Not much change then, hardly worth the bother.

    A number of parties are on declining percentages of the vote, I was wondering at what point some of those declines become disastrous. When does just scraping in on the last seat in a number of constituencies turn to just missing? I think many of the last seats will be difficult to predict.

    As for the South not much change there either.

  • parcifal

    cheers for that detailed reply fair-deal.
    Thank goodness for pragmatism over ideology; here’s hoping that the majority on both sides feel as you do, and win the day.

  • Rubicon

    It is way too early to assume, “Voters are generally creatures of habit” and apportion past voting patterns to the coming election. The error-terms in your analysis make interesting reading FD. If it tells me anything it is not to count any chickens yet.

    Over Christmas there has been a lot of focus on SF’s difficulties, U-turns, concessions, disaffections etc. These problems clear ground for SF marketing a standstill as a success.

    For the DUP, things are a little different. 4 of the MLA’s currently in the DUP stood on UUP tickets. 1 DUP MLA (Mr. Berry) may not be given the DUP whip – but nor may he bow out quietly either. Perhaps Paul will be forgiven before too long … but further growth in DUP support will need:

    1.A well oiled political machine singing off the same hymn sheet across all 18 constituencies.
    2.A perception amongst the unionist community that the DUP are proposing a more acceptable devolution settlement than that offered by the UUP. This could be very difficult market with party loyalists still having “Never! Never!” ringing in their ears.
    3.The UUP to appear ungracious, continue to snipe from the hedges while offering nothing positive and continue to fall over their own feet in incompetence.
    4.A strategy to exploit known Member changes in key constituencies.

    So far, the DUP may have point 3. Is it time for the DUP (if they are minded to agree to power-sharing) to consider a pan-unionist front?

  • Henry94

    If anti-agreement candidates stand on either side of the fence it might affect the results.

    But what could really shake things up is if enough anti-agreement unionists stay at home allowing SF to become the biggest party.

  • Pat Mc Larnon

    Anti agreement candidates would be a very welcome development, especially on the nationalist side. It would be educational to the wider community to hear the policies, realistic or otherwise that anti SF candidates have to offer.Currently they get a lot of publicity simply because they are anti SF.

    An electoral campaign would allow whatever ideas they have to be teased out or whether, more realistically, they are recognised as an anti SF grouping simply attempting to cost SF seats.

  • Rubicon

    Henry – have you hit the New Year spirit a little early? Yes – there’s a prospect of that but it’s remote.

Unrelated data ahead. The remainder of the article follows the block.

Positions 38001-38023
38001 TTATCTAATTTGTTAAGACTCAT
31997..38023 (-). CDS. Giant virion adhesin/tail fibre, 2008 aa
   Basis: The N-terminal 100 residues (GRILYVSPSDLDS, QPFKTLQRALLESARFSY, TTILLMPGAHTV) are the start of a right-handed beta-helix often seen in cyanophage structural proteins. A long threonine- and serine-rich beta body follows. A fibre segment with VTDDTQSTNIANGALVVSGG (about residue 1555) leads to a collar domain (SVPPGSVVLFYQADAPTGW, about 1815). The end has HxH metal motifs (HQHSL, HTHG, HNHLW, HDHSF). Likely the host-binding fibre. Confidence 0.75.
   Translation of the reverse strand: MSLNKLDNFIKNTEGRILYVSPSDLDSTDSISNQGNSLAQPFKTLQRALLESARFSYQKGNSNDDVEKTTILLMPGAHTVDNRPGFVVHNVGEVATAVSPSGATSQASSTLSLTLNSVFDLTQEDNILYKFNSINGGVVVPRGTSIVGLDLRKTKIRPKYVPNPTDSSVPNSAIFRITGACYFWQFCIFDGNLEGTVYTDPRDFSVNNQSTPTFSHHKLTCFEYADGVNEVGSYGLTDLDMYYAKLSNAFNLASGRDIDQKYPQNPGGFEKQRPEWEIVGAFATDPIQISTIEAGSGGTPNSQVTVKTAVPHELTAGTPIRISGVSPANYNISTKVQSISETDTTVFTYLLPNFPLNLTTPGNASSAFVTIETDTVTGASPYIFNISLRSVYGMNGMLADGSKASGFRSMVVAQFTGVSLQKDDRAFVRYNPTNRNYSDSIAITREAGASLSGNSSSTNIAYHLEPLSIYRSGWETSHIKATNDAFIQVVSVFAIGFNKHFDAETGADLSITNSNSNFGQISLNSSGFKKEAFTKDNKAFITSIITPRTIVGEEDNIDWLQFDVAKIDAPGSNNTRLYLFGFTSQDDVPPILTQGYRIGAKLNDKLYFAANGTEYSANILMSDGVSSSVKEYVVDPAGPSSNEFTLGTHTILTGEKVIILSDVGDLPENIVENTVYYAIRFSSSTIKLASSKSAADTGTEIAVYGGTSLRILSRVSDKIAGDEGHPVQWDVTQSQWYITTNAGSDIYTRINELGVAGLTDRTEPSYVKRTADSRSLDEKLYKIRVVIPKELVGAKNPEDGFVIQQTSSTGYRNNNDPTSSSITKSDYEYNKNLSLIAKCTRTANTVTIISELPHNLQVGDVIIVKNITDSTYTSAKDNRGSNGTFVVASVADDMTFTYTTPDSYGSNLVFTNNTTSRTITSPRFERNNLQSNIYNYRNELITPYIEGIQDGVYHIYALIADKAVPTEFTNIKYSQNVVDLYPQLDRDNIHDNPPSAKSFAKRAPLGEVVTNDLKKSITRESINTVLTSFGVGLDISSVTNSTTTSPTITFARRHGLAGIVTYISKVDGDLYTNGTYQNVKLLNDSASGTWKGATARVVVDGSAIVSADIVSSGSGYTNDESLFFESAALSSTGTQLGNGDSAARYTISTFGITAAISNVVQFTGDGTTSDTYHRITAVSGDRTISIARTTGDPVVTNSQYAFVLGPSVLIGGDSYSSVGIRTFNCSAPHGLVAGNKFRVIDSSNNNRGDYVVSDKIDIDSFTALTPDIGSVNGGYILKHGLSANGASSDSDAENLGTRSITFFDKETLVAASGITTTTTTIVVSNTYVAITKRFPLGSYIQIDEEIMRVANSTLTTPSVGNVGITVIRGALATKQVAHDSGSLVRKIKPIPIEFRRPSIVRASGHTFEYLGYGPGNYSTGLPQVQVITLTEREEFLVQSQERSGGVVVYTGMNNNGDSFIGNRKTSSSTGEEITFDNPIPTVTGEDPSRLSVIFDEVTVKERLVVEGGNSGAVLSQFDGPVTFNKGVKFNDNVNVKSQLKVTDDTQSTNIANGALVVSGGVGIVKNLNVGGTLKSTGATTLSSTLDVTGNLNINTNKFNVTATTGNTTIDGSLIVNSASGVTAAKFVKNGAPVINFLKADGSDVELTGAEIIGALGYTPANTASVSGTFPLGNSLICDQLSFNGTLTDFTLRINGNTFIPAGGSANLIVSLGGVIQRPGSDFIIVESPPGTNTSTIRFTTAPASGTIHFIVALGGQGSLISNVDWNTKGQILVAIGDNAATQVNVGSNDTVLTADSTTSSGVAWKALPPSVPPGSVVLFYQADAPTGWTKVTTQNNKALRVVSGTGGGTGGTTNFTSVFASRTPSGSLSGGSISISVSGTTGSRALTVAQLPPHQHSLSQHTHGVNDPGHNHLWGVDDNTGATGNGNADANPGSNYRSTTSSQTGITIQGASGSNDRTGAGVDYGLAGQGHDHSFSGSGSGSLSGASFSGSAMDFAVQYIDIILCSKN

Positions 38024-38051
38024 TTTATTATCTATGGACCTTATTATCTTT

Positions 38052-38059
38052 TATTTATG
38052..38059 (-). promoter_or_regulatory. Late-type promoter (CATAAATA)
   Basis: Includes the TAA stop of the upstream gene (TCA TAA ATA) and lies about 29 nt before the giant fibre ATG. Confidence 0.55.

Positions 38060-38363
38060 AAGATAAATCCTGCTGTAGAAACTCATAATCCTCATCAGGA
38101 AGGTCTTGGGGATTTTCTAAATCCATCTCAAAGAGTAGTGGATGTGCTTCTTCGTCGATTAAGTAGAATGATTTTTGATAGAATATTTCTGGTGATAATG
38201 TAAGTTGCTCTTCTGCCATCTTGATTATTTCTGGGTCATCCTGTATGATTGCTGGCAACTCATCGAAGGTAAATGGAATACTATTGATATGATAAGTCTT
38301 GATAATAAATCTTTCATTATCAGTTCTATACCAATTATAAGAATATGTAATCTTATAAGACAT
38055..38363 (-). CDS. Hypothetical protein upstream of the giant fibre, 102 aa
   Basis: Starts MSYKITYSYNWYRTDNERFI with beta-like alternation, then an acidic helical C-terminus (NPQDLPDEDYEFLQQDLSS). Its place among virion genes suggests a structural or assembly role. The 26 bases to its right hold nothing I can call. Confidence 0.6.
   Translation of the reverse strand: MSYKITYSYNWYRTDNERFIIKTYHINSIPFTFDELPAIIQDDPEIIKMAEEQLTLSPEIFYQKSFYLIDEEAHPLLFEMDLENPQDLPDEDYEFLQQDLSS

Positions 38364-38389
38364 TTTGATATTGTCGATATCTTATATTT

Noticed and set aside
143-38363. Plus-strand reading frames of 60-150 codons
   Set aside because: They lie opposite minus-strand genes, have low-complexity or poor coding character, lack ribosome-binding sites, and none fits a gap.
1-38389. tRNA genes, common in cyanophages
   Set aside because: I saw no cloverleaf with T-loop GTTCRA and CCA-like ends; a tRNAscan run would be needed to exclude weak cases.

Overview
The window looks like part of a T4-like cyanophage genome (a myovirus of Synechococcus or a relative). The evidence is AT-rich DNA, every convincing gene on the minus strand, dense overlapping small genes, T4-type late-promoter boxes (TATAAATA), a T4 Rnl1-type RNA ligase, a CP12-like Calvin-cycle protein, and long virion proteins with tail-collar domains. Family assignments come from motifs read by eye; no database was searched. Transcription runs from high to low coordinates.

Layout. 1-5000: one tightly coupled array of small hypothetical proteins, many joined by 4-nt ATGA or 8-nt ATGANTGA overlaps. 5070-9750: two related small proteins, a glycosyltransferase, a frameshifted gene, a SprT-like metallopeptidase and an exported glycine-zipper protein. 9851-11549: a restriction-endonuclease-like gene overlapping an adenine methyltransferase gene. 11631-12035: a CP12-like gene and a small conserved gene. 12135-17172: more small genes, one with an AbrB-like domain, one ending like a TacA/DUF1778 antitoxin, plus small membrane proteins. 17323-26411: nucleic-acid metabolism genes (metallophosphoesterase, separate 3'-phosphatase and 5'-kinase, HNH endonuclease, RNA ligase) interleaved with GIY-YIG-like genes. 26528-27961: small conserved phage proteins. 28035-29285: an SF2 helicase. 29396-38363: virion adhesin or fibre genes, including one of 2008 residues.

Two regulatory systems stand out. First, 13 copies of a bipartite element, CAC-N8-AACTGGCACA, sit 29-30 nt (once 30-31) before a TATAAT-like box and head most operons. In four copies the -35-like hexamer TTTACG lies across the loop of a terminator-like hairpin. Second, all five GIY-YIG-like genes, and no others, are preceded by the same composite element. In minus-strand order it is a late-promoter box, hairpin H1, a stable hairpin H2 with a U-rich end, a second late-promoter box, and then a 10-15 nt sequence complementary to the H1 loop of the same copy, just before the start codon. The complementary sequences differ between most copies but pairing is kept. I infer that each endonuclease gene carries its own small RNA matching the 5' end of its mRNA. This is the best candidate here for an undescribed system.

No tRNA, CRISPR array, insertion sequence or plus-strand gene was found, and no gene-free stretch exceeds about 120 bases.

Your party is likely to cause enough problems for the DUP in ’07 – without giving them these wishes for the New Year ;). SF also has a problem in attracting transfers from outside their ranks.

    Remember – party strengths for d’Hondt purposes – are counted on the first day of the Assembly meeting. Only in the case of ties are the returning officer’s counts of 1st preferences relevant.

    The results of the 7th March may not be what is marshalled and registered with the Assembly. My point was that it may be better for unionism to sort that out before rather than after the election.

    Perhaps too much humble pie would be needed …

  • crataegus

    Anti agreement Unionists are likely to have alternatives to vote for come the election (at least in some parts). They are likely to turn out to vote and possibly transfer. Disaffected Republicans are the ones who are unlikely to have an alternative to vote for. Due to poor vote management there is a certain amount of slack in the DUP performance. If the DUP want more seats they need to bury their poll topping egos and aim to sit on .8 of a quota and drag in a colleague or two. Mercifully they never learn.

    I am not so sure this election will be as predictable as we all think. Before I left there was at best almost total disinterest in my circles and the general regard that many have for the political class is rock bottom. To say that many consider them political pigmy’s, an irrelevance and deeply embarrassing would be an understatement. Many people I know simply loathe NI’s political class.

    People may vote like sheep, but many may stay at home or even if a few percent of the thoroughly pissed off decided to lodge protest votes you could have some interesting results in the last seats. So much depends on mood, but a day will come when some of the discontent finds a voice. I doubt if it will be this election but annoyance is edging closer to anger.

    Still think that the main story in this election will be the virtual disintegration of the middle ground. Elsewhere it will be business as usual with a couple of seats changing but virtually irrelevant in an overall context.

    I must say the UUP seem incapable of effectively organising a strong identity and self purpose to carry themselves forward and seem doomed to slow decline. Really is time they considered radical change.